Thousands of Sadrists Protest Arrests;
Sinjar Bombings Worst Ever
Patrick Cockburn correctly put the bombings in Sinjar province in the context of the upcoming referendum on whether the oil-rich Kirkuk province will accede to the Kurdistan Regional government. That is, a territorial struggle is going on in the north among ethnic groups that is likely to worsen later this year.
Cockburn also provides this priceless bit of anti-spin:
' The US military has suggested the bombers are operating more ruthlessly in northern Iraq because they can no longer operate in Baghdad because of the success of the American "surge". In reality, the number of car bombings in Baghdad in July was 5 per cent higher than last December and civilian casualties in explosions have increased by about the same percentage. '
At a time when all the US media and government spokesmen are telling us that bombings have been reduced, Cockburn crunched the numbers to show that the number of bombings is actually a bit higher in July than six months earlier, and so is the death toll.
The death toll from the horrific car bombings of two Yazidi villages outside Mosul in northern Iraq may rise to 500, which would make them by far the deadliest terror attacks since the US invaded the country. Bodies are still being pulled out of the rubble, and many seriously wounded in the attacks have now died. Some wounded were arriving in Baghdad hospitals by Thursday morning.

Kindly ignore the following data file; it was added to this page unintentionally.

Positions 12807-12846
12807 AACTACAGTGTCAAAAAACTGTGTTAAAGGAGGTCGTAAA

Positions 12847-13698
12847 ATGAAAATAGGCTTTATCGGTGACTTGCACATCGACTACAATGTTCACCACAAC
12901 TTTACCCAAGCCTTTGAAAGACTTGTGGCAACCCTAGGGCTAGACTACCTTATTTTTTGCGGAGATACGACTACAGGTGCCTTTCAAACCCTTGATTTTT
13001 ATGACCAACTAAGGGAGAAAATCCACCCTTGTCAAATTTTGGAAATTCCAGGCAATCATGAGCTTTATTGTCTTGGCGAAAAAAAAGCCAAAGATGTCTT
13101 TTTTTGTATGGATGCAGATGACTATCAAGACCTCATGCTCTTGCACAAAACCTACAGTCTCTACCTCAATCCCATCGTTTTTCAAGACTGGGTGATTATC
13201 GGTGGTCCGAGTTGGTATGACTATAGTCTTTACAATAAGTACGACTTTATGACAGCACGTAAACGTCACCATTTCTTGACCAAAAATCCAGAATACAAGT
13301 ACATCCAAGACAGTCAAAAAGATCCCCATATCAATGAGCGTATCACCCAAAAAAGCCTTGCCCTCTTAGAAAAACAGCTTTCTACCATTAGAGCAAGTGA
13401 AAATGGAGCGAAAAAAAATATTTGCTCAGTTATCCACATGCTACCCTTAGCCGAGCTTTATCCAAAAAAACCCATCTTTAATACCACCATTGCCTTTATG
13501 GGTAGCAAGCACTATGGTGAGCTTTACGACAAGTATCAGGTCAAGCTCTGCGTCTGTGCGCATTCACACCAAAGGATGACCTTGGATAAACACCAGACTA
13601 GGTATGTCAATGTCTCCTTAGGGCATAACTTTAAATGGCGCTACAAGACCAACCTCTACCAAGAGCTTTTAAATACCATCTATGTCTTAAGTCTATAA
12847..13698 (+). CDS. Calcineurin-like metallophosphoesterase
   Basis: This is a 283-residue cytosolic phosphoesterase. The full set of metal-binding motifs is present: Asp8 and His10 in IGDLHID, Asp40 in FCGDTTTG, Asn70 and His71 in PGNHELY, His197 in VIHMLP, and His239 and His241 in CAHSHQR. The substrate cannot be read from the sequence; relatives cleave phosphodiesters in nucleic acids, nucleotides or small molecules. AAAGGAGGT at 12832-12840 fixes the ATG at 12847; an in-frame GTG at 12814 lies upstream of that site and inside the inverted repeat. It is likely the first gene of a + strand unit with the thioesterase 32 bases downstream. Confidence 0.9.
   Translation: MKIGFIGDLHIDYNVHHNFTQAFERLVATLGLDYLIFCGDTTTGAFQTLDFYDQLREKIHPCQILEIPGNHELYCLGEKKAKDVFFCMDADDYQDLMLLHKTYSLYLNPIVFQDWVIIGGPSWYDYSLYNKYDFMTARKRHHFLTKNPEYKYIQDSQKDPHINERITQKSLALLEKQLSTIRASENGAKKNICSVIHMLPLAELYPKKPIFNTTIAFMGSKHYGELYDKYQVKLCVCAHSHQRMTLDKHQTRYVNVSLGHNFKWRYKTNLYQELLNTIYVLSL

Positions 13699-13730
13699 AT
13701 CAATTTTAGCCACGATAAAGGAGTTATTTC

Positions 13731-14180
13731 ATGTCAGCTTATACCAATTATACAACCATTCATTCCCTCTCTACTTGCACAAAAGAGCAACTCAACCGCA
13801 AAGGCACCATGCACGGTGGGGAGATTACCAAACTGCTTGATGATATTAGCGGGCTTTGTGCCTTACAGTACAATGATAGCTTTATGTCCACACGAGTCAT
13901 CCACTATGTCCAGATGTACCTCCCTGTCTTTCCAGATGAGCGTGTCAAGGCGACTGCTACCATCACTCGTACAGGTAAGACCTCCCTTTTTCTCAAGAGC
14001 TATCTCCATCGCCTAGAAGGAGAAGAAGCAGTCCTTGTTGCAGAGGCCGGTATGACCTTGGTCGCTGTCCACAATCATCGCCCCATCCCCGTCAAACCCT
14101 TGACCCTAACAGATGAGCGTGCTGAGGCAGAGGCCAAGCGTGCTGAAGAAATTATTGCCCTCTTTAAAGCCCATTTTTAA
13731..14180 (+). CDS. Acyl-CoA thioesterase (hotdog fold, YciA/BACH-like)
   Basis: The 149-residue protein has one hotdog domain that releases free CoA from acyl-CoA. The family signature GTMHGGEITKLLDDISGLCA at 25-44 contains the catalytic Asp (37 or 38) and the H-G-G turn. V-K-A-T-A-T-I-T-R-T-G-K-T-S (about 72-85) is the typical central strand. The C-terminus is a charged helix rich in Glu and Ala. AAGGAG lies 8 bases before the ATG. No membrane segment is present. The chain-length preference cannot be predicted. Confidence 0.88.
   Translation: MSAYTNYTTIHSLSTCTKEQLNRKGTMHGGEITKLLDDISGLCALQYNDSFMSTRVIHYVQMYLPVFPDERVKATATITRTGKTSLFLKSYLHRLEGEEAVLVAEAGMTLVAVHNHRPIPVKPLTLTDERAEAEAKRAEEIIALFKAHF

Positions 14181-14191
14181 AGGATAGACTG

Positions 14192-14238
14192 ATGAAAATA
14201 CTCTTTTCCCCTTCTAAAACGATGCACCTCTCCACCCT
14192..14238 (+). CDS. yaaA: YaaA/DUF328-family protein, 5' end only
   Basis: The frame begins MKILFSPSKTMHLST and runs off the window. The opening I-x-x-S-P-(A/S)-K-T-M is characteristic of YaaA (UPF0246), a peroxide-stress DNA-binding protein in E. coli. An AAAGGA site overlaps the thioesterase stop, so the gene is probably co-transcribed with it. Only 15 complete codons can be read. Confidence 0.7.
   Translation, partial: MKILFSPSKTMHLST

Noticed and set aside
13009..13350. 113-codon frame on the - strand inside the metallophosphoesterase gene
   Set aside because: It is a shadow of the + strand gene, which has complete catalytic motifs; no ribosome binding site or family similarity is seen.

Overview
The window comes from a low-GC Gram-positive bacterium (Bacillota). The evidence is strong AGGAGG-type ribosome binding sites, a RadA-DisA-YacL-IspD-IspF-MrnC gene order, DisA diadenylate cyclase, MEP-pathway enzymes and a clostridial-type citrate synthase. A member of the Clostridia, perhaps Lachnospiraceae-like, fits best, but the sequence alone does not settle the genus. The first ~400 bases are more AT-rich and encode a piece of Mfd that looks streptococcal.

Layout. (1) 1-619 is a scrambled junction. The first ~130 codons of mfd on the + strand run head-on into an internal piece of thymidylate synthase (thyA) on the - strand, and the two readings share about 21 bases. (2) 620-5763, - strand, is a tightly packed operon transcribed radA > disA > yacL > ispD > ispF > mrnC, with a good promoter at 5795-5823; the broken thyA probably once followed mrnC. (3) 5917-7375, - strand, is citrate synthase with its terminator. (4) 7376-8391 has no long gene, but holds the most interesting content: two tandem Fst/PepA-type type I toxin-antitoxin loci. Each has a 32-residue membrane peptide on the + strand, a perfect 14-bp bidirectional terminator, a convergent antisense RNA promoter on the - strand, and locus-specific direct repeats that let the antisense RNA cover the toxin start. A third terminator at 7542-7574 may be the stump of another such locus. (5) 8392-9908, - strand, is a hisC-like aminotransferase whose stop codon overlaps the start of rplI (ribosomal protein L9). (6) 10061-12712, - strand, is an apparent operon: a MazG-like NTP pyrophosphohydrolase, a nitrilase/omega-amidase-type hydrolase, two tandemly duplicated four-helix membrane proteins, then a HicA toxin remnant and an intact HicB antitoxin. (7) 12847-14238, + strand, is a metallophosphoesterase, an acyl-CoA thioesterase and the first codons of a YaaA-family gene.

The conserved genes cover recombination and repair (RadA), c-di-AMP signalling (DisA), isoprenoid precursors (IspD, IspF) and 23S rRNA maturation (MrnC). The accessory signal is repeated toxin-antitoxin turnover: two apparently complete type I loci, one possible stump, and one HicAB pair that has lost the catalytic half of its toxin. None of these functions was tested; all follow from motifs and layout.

Al-Hayat reports in Arabic that thousands of Sadrists demonstrated in Iraqi cities on Wednesday to protest a recent wave of arrests of Sadrist leaders. The Sadr Movement is led by young Shiite nationalist cleric Muqtada al-Sadr. There have been numerous attacks on Najaf police and on persons, such as translators, seen as collaborators with the Multinational Forces. The chief suspects in these attacks have been members of the Mahdi Army paramilitary of the Sadr Movement. These suspicions have produced widespread arrests of Sadr Movement leaders in Najaf and elsewhere, provoking Wednesday's protests. Al-Hayat's informants in Najaf feared that this heavy-handed approach to the problem, with Mahdi Army commanders just being rounded up in some numbers, is likely to provoke rather than alleviate intra-Shiite faction fighting.
At our Global Affairs group blog, an interview that suggests the Chinese may broker a deal with the Taliban for the release of the remaining South Korean hostages in Afghanistan.
At the Napoleon in Egypt blog, "Bonaparte puts the Sunni Clerics in Charge of Egypt."
The governor of Tal Afar told the BBC the current toll of 250 dead and 350 injured was expected to rise sharply.
Poor families in the Yazidi community hit by the bombings often crowd as many as 30 people in one home, he said.
The bombing of two Yazidi villages near Mosul was one of the worst attacks in more than four years of war in Iraq.
It already surpasses the killing of just over 200 people in car bombings and mortar fire in Baghdad's Shia stronghold of Sadr City last November.
The BBC's Mike Wooldridge, in Baghdad, says other local officials have also indicated the death toll could quickly rise.
In the latest violence, a bomb attack in a central square in the capital was reported to have killed four people.
The US military blamed al-Qaeda for the Yazidi bombings, saying it fitted the profile of "spectacular" strikes expected by al-Qaeda during the ongoing US "surge" operation.